The three readings should fall in progression with more or less equal gaps between them. If two of the readings are very close together it is likely that some of the resistor tracks have shorted out, giving false readings on the gauge.
When checking the low-tension circuit remember the breaker points have to be closed to complete the circuit.
If the coil uses a ballast resistor the voltage at the input terminal will be lower (usually around 6 to 8 volts) due to the action of the resistor. To check the coil starting voltage, connect a lead between the coil points terminal and earth. Operate the starter briefly to bypass the ballast resistor. The value should be around 12 volts. Remove the lead.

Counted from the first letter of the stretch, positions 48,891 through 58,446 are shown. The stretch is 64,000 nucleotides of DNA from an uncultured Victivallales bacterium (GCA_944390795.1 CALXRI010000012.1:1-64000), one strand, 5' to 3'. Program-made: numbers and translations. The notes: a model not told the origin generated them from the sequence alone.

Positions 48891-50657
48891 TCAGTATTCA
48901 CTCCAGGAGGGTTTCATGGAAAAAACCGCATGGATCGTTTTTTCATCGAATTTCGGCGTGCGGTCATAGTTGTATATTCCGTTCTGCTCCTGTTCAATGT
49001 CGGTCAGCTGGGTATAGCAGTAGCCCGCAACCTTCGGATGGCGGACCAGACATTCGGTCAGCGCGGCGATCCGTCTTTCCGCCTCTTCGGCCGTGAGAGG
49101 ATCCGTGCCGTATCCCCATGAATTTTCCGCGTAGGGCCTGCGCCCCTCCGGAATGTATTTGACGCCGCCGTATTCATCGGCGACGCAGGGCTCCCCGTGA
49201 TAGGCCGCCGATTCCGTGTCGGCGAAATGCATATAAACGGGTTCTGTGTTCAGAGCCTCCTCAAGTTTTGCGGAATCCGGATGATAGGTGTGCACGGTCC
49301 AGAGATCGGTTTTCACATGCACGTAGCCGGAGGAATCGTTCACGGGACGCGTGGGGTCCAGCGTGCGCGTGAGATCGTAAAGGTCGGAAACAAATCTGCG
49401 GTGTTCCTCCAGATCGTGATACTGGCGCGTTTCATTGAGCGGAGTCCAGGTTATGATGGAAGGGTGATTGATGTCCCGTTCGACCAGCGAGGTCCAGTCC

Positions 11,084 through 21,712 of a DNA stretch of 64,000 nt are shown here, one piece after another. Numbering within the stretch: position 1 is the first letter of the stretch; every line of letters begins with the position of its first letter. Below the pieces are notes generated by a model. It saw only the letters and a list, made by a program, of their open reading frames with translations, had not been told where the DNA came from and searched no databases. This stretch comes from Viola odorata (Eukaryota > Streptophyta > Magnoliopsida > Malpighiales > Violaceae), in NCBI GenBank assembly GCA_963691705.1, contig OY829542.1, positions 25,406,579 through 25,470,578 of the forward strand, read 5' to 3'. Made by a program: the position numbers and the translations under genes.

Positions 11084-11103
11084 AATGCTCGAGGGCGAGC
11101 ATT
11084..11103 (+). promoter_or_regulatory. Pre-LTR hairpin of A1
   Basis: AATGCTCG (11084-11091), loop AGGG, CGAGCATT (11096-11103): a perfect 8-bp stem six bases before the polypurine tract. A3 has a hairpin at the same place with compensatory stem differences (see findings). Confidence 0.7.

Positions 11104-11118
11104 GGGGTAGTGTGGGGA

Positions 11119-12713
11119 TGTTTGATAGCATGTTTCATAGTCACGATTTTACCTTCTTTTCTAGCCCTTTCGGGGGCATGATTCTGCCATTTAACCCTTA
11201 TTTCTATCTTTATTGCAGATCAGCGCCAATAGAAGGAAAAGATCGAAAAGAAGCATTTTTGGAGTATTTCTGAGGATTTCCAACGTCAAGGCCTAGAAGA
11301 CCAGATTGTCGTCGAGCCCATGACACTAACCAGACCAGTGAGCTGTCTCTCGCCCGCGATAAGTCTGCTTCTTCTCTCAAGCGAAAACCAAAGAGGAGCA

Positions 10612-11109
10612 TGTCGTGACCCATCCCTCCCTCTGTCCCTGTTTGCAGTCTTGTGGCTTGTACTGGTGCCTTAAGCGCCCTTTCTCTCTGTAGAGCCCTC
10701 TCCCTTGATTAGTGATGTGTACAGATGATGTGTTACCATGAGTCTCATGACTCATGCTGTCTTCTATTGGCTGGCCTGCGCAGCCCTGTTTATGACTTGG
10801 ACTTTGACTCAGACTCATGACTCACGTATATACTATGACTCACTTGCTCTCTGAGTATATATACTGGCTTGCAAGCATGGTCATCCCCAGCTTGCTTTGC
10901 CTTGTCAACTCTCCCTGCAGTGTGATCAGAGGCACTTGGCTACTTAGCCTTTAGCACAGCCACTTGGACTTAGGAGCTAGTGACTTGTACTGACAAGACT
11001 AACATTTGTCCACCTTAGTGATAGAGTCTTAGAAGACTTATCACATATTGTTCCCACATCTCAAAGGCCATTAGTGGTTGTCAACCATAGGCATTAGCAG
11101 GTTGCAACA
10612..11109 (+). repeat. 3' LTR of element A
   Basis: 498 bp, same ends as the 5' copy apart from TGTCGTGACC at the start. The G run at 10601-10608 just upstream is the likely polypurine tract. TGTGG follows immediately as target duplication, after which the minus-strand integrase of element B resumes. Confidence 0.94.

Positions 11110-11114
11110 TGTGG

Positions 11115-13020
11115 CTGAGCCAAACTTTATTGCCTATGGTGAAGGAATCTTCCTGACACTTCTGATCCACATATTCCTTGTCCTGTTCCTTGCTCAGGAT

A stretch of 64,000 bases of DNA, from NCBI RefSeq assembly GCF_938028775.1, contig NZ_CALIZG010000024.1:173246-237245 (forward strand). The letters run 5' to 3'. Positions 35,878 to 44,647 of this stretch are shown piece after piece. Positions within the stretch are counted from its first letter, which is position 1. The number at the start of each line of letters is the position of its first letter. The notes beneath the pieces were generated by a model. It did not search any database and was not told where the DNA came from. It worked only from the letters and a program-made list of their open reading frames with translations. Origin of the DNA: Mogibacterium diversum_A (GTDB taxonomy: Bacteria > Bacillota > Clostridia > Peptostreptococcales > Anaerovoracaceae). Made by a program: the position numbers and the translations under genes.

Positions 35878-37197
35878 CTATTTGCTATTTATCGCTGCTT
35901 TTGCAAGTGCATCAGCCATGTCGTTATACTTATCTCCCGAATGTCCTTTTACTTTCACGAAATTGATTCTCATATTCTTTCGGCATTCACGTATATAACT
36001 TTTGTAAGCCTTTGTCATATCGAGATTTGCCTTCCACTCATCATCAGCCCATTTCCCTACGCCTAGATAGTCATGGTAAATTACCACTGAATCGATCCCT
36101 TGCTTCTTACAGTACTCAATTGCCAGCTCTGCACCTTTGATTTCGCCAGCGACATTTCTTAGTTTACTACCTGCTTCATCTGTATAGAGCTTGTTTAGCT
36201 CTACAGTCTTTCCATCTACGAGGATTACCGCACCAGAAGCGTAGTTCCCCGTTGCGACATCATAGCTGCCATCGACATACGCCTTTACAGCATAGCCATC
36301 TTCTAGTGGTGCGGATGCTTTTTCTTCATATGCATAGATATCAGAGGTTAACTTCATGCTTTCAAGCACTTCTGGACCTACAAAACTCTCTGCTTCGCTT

If the value did not rise to this level there is a fault in the low-tension circuit or the solenoid terminal connections.
You can check the points by measuring any voltage drop across them. Connect the meter between the points terminals on the coil and earth.
With the s closed, turn the meter to read on the low volt scale. The reading should ideally be in the zero to 0.5 volts range. Any more than 0.5 volts indicates the points are faulty.
Turn the meter to the high volt scale and open the points. The voltage should be the same as that on the input side of the coil.
A zero reading may be because of a fault with the distributor and you can check this by disconnecting the distributor lead. If the reading is still zero there is a fault in the coil, but if it rises there is a fault with the distributor.